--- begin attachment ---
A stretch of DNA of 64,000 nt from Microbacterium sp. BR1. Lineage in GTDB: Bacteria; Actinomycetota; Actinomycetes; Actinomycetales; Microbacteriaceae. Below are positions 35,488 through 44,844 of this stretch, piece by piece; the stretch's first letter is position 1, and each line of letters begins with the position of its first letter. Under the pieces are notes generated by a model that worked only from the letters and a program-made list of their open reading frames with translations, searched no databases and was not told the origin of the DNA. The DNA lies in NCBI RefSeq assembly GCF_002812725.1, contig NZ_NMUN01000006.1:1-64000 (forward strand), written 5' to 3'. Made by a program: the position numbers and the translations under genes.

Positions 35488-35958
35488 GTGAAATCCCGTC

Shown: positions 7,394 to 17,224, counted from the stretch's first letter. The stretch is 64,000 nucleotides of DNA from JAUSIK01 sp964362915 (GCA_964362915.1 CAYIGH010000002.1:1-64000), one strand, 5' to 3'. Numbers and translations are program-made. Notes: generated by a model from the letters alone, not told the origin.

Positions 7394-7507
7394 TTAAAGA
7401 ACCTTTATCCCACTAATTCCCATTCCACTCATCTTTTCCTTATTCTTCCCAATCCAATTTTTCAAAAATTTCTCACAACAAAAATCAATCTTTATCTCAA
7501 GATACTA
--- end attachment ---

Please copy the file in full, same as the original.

A stretch of DNA of 64,000 nt from Microbacterium sp. BR1. Lineage in GTDB: Bacteria; Actinomycetota; Actinomycetes; Actinomycetales; Microbacteriaceae. Below are positions 35,488 through 44,844 of this stretch, piece by piece; the stretch's first letter is position 1, and each line of letters begins with the position of its first letter. Under the pieces are notes generated by a model that worked only from the letters and a program-made list of their open reading frames with translations, searched no databases and was not told the origin of the DNA. The DNA lies in NCBI RefSeq assembly GCF_002812725.1, contig NZ_NMUN01000006.1:1-64000 (forward strand), written 5' to 3'. Made by a program: the position numbers and the translations under genes.

Positions 35488-35958
35488 GTGAAATCCCGTC

Shown: positions 7,394 to 17,224, counted from the stretch's first letter. The stretch is 64,000 nucleotides of DNA from JAUSIK01 sp964362915 (GCA_964362915.1 CAYIGH010000002.1:1-64000), one strand, 5' to 3'. Numbers and translations are program-made. Notes: generated by a model from the letters alone, not told the origin.

Positions 7394-7507
7394 TTAAAGA
7401 ACCTTTATCCCACTAATTCCCATTCCACTCATCTTTTCCTTATTCTTCCCAATCCAATTTTTCAAAAATTTCTCACAACAAAAATCAATCTTTATCTCAA
7501 GATACTA